By Girija Madhavan
The Past is over, you cannot get back to it. Live each day anew,” was written in the Autograph Books of our school days. In these days of uncertainty and menace, it is a comfort to reach back in memory to the lovely old Mysore of my childhood and briefly revisit the Past.
Some lore of old Mysore [Mysuru now] came to me from stories told by Mukta, my mother, who was a great raconteur. Other memories were images from my own experiences; my first visit, as a very small girl, to the Temple on Chamundi Betta, being one of them. My father, M. Venkatesh, took me in his car on the winding, uphill road. There were drifts of mist on the hillside. If lucky, one saw monkeys playing on the rocks or even a mongoose.
There were no shops lining the path to the temple then, only vendors with puja materials in baskets for devotees to buy. The steep vestibule leading to the sanctum acted as a flue. A chill breeze whistled up it and the stone steps were icy cold to our bare feet. There were no metal barricades around the sanctum and no crowds either. I was asked later if I had seen the glowing ruby on the idol. I had not, but seeing the lamps, floral decorations and smelling the incense remained in the memory.
On another occasion, I accompanied father to an office building. Outside, boys were playing a ball game. While only the top of the head was tonsured, the hair at the back was braided into a plait. When I see Chinese Kung Fu actors on television, I am reminded of those young boys. Father told me that he had a similar hairdo as a ten-year- old boy [probably in 1900] and disliked it enough to sneak off to a barber, wheedling him to cut it off. His strict father punished him but accepted his shorn state later.
Life continued in an even tenor when my parents moved from their first home in Lakshmipuram to a Railway Bungalow on KRS Road where I was born in 1938. Freshly baked bread from Hamza Bakery on Sayyaji Rao Road was delivered to the house in a big wickerwork basket balanced on the carrier of a bicycle. The dhobi came with his donkey to carry away soiled laundry on panniers on its back. Butter from Halladakeri was bought in a donne [banana fibre container] which mother accepted. She was famous for sanitising vegetables and fruit in “Pinky” [water coloured a light pink with some crystals of Potassium permanganate]. The butter passed muster as it was melted to make ghee and boiled till the house was redolent with the smell. Drumstick leaves were added at the end and made a crispy snack.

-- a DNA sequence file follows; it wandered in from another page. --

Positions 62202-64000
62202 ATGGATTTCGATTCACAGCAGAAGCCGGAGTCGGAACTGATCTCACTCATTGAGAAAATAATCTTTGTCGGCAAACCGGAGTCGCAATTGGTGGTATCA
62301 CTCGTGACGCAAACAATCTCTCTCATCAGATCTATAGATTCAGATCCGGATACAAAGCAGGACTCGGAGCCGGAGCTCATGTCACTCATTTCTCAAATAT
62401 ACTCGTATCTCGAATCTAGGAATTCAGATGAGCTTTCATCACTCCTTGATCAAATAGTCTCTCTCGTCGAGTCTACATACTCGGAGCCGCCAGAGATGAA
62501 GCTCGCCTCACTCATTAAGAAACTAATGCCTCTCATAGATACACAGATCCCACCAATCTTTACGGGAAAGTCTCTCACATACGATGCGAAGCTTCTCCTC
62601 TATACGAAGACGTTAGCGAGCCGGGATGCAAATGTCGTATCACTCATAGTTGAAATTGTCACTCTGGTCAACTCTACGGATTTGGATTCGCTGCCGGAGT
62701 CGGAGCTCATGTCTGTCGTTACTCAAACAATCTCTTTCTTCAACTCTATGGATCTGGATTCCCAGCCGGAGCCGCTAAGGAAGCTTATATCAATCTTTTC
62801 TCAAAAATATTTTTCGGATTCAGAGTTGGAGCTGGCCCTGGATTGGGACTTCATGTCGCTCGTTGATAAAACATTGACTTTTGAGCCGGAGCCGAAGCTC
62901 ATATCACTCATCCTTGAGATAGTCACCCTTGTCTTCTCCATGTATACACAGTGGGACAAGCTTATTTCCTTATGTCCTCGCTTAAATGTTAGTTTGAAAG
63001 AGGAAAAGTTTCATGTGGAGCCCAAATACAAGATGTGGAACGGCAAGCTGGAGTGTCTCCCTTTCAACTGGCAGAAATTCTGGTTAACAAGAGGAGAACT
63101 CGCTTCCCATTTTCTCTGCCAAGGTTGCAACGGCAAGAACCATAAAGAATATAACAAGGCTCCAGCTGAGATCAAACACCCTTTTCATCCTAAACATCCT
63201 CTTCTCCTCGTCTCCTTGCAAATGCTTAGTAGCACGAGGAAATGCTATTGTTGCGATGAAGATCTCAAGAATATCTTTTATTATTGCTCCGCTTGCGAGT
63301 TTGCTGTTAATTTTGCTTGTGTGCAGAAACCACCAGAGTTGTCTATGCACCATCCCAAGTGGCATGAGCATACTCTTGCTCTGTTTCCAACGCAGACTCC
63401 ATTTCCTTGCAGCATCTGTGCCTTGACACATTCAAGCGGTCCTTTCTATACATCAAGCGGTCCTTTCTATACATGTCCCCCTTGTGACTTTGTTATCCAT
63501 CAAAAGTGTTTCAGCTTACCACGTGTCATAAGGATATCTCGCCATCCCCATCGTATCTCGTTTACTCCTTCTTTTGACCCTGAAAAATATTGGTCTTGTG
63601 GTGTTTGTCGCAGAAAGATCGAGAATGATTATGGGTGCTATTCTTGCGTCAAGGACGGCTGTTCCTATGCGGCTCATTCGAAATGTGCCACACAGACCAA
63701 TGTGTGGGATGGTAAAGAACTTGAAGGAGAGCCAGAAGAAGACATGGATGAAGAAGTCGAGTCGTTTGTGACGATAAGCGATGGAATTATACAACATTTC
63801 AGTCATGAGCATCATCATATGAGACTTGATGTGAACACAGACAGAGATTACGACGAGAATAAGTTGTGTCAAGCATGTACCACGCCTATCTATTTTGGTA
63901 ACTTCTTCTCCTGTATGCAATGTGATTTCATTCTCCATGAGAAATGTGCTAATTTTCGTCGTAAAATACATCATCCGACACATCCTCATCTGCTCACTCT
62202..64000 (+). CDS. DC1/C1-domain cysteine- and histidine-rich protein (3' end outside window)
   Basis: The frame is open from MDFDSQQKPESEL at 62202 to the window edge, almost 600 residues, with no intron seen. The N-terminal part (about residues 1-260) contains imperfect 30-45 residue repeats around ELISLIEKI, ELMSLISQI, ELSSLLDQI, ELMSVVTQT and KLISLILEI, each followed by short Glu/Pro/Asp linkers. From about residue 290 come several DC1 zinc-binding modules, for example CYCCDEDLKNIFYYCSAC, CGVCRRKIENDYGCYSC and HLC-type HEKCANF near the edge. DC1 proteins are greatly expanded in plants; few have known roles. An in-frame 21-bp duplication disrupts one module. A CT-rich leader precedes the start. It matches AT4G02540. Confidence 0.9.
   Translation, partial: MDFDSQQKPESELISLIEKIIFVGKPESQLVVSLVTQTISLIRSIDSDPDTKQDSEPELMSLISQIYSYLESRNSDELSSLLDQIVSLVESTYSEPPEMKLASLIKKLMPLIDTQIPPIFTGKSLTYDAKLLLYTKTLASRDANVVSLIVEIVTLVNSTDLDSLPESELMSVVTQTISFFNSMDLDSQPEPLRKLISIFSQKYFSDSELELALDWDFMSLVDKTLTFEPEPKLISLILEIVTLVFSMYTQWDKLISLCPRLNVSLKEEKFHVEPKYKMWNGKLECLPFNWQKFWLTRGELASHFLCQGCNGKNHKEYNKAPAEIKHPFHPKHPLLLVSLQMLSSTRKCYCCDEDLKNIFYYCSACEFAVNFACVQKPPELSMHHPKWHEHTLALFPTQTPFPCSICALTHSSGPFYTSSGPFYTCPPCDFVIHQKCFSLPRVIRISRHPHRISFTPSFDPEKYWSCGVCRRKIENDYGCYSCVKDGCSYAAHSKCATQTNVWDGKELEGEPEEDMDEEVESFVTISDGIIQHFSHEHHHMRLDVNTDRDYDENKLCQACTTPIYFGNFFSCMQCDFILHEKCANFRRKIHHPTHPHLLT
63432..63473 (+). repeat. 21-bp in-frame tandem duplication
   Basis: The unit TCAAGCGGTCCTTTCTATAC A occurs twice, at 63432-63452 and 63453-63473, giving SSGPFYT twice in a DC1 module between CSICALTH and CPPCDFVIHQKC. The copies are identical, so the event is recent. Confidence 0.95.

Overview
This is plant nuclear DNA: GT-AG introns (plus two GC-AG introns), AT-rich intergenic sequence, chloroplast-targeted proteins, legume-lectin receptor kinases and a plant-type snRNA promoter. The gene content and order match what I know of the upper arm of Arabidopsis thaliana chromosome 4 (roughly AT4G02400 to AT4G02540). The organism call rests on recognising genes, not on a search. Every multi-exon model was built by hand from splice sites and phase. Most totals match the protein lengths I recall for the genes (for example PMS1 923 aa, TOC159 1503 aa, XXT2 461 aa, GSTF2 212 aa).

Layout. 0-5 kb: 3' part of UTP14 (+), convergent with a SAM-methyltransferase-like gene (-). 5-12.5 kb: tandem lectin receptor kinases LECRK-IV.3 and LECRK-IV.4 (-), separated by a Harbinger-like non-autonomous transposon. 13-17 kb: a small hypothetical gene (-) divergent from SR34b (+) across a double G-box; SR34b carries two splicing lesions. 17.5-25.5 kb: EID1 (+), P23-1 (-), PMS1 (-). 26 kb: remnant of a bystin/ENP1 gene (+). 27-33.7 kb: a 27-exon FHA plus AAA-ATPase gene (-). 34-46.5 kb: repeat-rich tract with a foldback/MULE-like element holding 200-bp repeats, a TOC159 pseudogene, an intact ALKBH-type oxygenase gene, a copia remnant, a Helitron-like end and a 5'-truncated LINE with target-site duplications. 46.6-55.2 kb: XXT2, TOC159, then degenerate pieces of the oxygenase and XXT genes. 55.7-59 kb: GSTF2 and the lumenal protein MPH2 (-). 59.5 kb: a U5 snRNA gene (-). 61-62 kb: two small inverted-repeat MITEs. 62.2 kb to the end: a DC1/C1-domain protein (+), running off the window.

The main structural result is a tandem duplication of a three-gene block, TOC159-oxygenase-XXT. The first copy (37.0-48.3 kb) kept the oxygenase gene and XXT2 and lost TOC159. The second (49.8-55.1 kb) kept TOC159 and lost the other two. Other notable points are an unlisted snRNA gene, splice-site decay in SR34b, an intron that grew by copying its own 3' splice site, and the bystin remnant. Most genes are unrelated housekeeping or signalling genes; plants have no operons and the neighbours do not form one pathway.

Some shopping had to be done in the city. Shivarampet stocked wholesale goods like rice, dals and even onions. A strong smell of coffee wafted from father’s favourite shop where he bought powdered coffee.
Sayyaji Rao Road had different merchandise. Art and school materials were bought at R. Krishnaswamy. Ali Brothers sold general goods, dolls and round chocolates covered in glittery paper. By the arched entrance to Devaraja Market was a toy shop, next to the Rajputana Trading Company where father shopped while I was transfixed by the toys and spinning tops or “bugri”, pear shaped and made of wood. The rounded tops were decorated with bands of colour [Channapatna lacquer], the wooden part was fluted, to fit a jute string around it. The bugris are still available but now are sometimes used by adults as a power game to bet on.
I also had several stiff wooden figures, called “Marapachi Bommai” in Tamil, from the same shop. The trees along Sayyaji Rao Road were home to parakeets and at sundown, shrill screeches filled the air as the birds fought for perches; so different from the bedraggled parakeets of the soothsayers, only let out of their cages to pick fortune cards for their clients.
Instead of “over-the-counter” medicines, our doctors wrote prescriptions which were “dispensed” by a “Compounder” and filled in green glass bottles at T.C. Nataraj, the Chemist. The dosage was graded on the glass bottles in raised lines. Mukta’s Potassium permanganate was also available here. Across the road was Bombay Indra Bhavan, closed these many years, whose “Tuppada Dosais” were fit for a royal palate.
My father retired in 1947. We moved to a rented house called Sri Cauvery [torn down long ago] on the outskirts of Yadavagiri while our own house was being built. Those were tempestuous days with communal riots in North India while our town was both peaceful and secure. The radio was a constant companion on which we heard of the assassination of Mahatma Gandhi.
Then on 12th February 1948, came news that Gandhiji’s ashes were to be immersed in sacred rivers and in the Kaveri [Cauvery] at Paschimavahini. Father was very keen to see this historic event. His old Green Standard sputtered into silence when he tried to start it. He cajoled a friend into lending him a ramshackle jeep. I accompanied him, excited to be in this open rugged vehicle and on the Bangalore-Mysore road; green fields and coconut trees on either side.
But soon we saw groups of people walking back and vehicles headed back to Mysore. The ceremony was over, father a dejected man, headed home. This memory is poignant because Gandhiji’s Death Anniversary was on 30th January 2022.
It was a new era for our country, for us. I recall the tumult of those days, India emerging strong from those searing times, Mysore retained its innate beauty… and still does. Our iconic and mystic Chamundi Betta, opaline in the sunshine, presides benignly over the city, a continuity in time and space.